Ready, set, goal!


Your student probably has a lot of big dreams. Maybe they already know what career path they want to focus on, a lifestyle they aspire to or where they want to go to school. You might have big goals in mind for your student as well. Having big goals is great, but attaining them can be more work than either of you expect. Start talking to your student about how exactly they’re going to go about achieving their goals. We’ll help you simplify and conceptualize the process. 

When students have a future goal — for example, becoming an engineer at Google — they tend to focus on the end result instead of how they’re going to actually get there. Try asking your student what they would do if, instead, their goal was to paint a huge mural. 

They’d likely break the painting up into smaller sections, right? Paint the sky, then the trees and so on. Approaching big goals through small steps helps the end result feel (and become) more achievable.

Then, ask them to apply that logic to their own goals. We recommend using a goal pyramid like the one below to help you both visualize the process.

Goals chart

Have them start with small milestones on the bottom, like researching engineering programs or looking into different engineering fields. The next tier should hold mid-level goals like going on an informational interview with someone in the field.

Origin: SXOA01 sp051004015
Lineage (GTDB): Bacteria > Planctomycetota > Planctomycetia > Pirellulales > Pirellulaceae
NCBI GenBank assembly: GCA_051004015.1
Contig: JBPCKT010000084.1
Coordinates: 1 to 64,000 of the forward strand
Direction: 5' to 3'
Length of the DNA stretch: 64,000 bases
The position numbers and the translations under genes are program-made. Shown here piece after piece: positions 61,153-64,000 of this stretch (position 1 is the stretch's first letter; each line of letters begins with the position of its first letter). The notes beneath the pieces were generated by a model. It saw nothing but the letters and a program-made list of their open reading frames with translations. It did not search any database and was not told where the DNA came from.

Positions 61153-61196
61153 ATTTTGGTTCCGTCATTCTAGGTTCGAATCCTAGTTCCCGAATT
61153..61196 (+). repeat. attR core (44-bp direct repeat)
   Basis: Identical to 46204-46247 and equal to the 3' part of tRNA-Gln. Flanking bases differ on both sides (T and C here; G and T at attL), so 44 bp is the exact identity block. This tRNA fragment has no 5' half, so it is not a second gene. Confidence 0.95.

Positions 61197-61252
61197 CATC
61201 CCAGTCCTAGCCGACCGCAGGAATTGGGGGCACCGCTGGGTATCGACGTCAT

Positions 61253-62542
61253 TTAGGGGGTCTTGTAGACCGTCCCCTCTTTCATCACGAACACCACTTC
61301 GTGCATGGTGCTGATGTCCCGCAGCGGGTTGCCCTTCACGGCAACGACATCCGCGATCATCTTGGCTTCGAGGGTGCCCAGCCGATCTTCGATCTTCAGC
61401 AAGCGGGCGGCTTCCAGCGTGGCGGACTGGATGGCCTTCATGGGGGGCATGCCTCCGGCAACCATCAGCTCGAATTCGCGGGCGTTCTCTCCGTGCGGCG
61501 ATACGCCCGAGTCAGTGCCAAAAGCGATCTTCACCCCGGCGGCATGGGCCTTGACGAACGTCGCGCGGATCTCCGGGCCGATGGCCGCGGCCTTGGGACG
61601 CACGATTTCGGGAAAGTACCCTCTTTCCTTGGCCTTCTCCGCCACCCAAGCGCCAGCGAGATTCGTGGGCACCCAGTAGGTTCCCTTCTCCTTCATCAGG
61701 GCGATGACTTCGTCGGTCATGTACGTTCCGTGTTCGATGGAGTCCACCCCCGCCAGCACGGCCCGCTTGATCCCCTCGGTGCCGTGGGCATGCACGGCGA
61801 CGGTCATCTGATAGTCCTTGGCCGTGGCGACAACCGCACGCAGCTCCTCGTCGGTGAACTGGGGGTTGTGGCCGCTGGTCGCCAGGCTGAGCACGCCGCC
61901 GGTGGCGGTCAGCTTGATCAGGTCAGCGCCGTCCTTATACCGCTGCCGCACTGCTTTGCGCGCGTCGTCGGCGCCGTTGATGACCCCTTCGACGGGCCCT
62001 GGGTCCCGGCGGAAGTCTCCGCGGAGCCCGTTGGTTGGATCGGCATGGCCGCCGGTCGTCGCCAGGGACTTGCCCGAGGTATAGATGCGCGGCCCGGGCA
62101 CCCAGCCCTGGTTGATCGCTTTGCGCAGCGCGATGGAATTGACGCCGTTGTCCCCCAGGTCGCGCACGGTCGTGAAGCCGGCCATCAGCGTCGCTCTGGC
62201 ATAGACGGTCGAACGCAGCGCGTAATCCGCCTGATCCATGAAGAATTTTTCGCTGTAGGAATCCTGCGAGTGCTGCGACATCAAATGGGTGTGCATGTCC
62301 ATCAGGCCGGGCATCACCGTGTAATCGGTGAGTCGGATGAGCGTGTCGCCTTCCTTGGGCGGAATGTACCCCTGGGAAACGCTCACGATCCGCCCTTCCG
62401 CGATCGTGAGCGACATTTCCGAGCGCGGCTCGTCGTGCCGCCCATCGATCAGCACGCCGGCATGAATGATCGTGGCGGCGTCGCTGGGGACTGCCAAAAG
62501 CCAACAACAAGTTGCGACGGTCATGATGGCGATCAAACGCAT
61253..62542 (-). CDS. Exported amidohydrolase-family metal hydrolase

They can add as many tiers to the pyramid as they need, from researching programs to graduating from college and getting their first job. The more small steps they can accomplish along the way, the more boxes they get to check off, which is scientifically proven to make you feel good.

The goal pyramid works for shorter-term goals too, whether they’re yearly, monthly or even daily. Here’s another example: Let’s say your student isn’t a runner, but they decide to start training for a 5K. Instead of thinking, “I’m going to go run a mile” (which could sound exhausting), they should have small visual goals while they’re out training such as, “I just need to get to that tree.” Then, once they’ve made it to the tree, “I just need to make it to that mailbox.” They should keep pushing to go a little further one step at a time.

In the end, it’s all about getting to their personal finish line. Now, go have some goal setting fun!